It was back in 2008 that CulturalDC created the three-week Source Festival, a vehicle for launching new plays and fostering the careers of emerging artists. After 10 successful events, the organization announced the Festival will be no more.
“It had a great 10-year run,” says Ava LaTanya “Tanya” Hilton, executive director for CulturalDC. “In 2008, we had readings of full-length plays, one-act plays and 10-minute plays, and in 2010 is when we started the three full-length plays, 18 10-minute plays and three artistic Blind Dates.”
Over that period, Source Festival was responsible for approximately 186 10-minute plays, 23 full-length plays, six readings, 10 one-act plays and somewhere around 16 artistic Blind Dates.
During its decade-long run, the Source Festival introduced audiences to the next generation of top theatre artists, including playwrights, directors, designers and actors. In total, about 1,500 artists took part in one way or another.
“I am most proud of the mix of talent that has come together to support each other and who made sure the curtain always went up for almost 32 different works every year,” Hilton says. “They are now supporting each other and creating more work across the theater community. This has been a stepping stone for many.”
The Source Festival was responsible for numerous success stories. In 2013, Perfect Arrangement by Topher Payne won the M. Elizabeth Osborn Award for best new play by an emerging playwright from the American Theatre Critics Association; in 2012, Qualities of Starlight by Gabriel Jason Dean won the Hodder Fellowship from Princeton University and the Dramatist’s Guild Fellowship; and Dontrell Who Kissed the Sea (2014) by Nathan Alan Davis received a National New Play Network Rolling World Premieres in 2015, was produced by Theater Alliance for which it received multiple Helen Hayes Awards nominations in 2016.
“When we look across the successes, there are so many we can point to if we look at what’s gone on to be produced at other venues and in other ways,” Hilton says. “To me, when I think of the biggest successes, I don’t think about the awards. I think about the fact that so many seeds have blossomed into people who have had significant impact as their careers have gone on and developed in many areas of theater.”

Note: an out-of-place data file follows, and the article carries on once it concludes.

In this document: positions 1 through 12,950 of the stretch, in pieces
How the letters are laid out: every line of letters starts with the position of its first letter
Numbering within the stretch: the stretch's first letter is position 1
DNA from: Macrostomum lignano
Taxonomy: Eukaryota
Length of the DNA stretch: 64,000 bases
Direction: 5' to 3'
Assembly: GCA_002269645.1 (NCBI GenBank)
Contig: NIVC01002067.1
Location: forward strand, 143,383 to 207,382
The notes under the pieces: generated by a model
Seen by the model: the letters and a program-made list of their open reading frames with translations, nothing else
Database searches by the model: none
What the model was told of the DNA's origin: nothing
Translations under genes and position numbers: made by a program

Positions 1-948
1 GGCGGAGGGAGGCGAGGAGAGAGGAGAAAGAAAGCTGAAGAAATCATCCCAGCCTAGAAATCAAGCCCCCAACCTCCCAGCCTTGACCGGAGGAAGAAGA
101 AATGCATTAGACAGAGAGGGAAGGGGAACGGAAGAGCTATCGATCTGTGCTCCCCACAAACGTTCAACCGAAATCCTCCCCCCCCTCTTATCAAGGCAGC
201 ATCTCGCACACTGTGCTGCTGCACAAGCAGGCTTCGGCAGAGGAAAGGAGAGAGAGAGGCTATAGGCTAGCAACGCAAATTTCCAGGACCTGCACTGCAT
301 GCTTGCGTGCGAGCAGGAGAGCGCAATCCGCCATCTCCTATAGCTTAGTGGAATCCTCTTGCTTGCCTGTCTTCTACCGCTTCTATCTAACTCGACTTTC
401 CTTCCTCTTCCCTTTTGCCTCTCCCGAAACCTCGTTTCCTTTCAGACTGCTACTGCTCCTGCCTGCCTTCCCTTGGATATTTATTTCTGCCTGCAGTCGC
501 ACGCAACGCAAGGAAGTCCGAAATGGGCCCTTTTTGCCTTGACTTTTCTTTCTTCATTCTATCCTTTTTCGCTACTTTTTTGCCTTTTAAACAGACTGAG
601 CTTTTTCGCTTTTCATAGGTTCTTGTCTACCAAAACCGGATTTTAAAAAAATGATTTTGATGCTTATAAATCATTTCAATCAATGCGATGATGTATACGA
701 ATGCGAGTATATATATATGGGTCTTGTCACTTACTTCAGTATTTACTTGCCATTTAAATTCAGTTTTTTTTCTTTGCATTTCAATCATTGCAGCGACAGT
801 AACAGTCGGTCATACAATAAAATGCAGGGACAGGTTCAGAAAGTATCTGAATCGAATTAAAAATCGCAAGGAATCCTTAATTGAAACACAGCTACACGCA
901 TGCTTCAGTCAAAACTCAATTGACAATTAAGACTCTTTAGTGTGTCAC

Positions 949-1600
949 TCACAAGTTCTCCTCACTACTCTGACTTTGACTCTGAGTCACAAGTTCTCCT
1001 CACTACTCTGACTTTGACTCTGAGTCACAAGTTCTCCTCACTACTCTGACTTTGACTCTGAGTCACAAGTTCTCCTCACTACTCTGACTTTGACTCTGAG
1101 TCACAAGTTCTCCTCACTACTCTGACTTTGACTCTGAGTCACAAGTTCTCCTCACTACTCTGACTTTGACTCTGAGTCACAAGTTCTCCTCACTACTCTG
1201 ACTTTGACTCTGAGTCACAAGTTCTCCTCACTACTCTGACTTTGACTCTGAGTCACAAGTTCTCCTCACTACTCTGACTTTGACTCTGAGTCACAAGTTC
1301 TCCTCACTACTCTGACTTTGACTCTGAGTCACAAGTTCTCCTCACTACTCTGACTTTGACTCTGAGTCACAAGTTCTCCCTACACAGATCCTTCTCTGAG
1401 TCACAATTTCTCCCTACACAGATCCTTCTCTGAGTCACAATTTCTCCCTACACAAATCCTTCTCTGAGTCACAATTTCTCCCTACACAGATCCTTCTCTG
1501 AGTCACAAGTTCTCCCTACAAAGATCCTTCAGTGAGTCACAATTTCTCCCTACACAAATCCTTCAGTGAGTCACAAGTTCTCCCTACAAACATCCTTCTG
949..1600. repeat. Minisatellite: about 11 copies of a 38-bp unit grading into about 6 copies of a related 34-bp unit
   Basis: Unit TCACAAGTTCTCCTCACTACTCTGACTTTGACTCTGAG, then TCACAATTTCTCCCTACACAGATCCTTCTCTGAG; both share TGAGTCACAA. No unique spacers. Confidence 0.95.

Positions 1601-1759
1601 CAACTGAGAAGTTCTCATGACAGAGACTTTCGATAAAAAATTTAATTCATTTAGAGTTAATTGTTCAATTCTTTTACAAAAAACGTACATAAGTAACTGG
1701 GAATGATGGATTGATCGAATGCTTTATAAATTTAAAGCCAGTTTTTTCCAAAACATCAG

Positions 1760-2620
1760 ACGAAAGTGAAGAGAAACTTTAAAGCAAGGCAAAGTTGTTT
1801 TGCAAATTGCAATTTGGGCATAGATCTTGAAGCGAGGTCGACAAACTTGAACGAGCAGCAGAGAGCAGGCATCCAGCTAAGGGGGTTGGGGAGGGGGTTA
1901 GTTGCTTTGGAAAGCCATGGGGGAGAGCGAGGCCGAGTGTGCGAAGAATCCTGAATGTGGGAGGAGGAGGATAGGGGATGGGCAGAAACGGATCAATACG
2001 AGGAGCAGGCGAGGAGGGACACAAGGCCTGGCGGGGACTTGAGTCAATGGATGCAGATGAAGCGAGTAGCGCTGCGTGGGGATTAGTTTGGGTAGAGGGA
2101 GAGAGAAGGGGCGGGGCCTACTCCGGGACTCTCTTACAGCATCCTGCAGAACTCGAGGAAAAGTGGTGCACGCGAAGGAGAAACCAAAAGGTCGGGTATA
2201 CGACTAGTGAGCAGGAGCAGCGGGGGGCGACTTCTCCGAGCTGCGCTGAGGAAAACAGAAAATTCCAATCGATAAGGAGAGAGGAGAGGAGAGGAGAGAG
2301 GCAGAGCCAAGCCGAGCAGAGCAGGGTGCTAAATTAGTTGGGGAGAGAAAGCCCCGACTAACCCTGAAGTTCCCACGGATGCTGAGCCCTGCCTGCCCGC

In 2016, CulturalDC sold its Penn Quarter arts incubator building known as Flashpoint, including the Mead Theatre Lab, which companies such as the puppetry-based Pointless Theatre used as its home venue. Those companies have found new spaces in DC Northwest.
The Next Chapter
But there is a silver lining to these decisions, an Act 2 if you will. CulturalDC recently launched SPACE4: Arts, a new initiative that will bring visual and performing artists to different parts of the D.C. community, through partnerships with communities and non-traditional venues.
“Our board and some of our supporters adopted a strategic direction and that included really broadening our contributions,” Hilton says. “One of the things we’ve included is going directly to communities across the Washington area, and that led to our launch of this program. SPACE4: Arts is defined by bringing performing and visual art to neighborhoods everywhere.”
So, rather than look at the end of the Source Festival as a negative thing, CulturalDC sees this as an exciting opportunity to branch out further and to more people.
“We are truly seeing the benefits of this early in its development and launch. It started in September with a performing arts initiative, partnering with new and unexpected venues to some,” Hilton says.
That was In Cabaret We Trust, performed by TBD Immersive, which was staged at the 15,000-square-foot Blind Whino, complete with burlesque artists, fire breathers, drag acts, hula-hoopers and aerialists.
“That was all the way in Southwest D.C., so instead of having people come to us, we’ve given artists an opportunity to have their self-produced work be in neighborhoods around the city,” Hilton says. “It’s very exciting performing arts and we have more to come.”
This past weekend, it championed the OPEN Box Project, hosted by the Rouge Collective, at the Dupont Underground. Influenced by American minimalism and popular music, the string players of Rogue Collective blended their sounds and creations with the dynamic, virtuosic, and visually athletic choreography of Orange Grove Dance.
An additional part of the initiative to get into communities, CulturalDC converted a 40-foot shipping container into a mobile art gallery and it will be moving to a different ward every eight weeks with a new immersive exhibition, allowing people to touch and interact with the art.
“Right now, it’s at the zoo where almost 300,000 people visit “Zoolights” annually, and many are being exposed to CulturalDC’s Mobile Art Gallery exhibit every day,” Hilton says. “It’s some very exciting work.”
And the Source Theatre itself will still be welcoming theater and new artists, with at least three works in the rehearsal hall, and currently there’s an opening from May 27 to July 3 (The time around when the Festival would have been), and CulturalDC is looking for producing organizations for that period.
“We would love to have people who want to produce new work,” Hilton says. “There is so much great work going on and the Source Festival provided a stepping stone to spirit these great groups on and there’s so much talent that will continue with SPACE4: Arts. It doesn’t end, it continues.”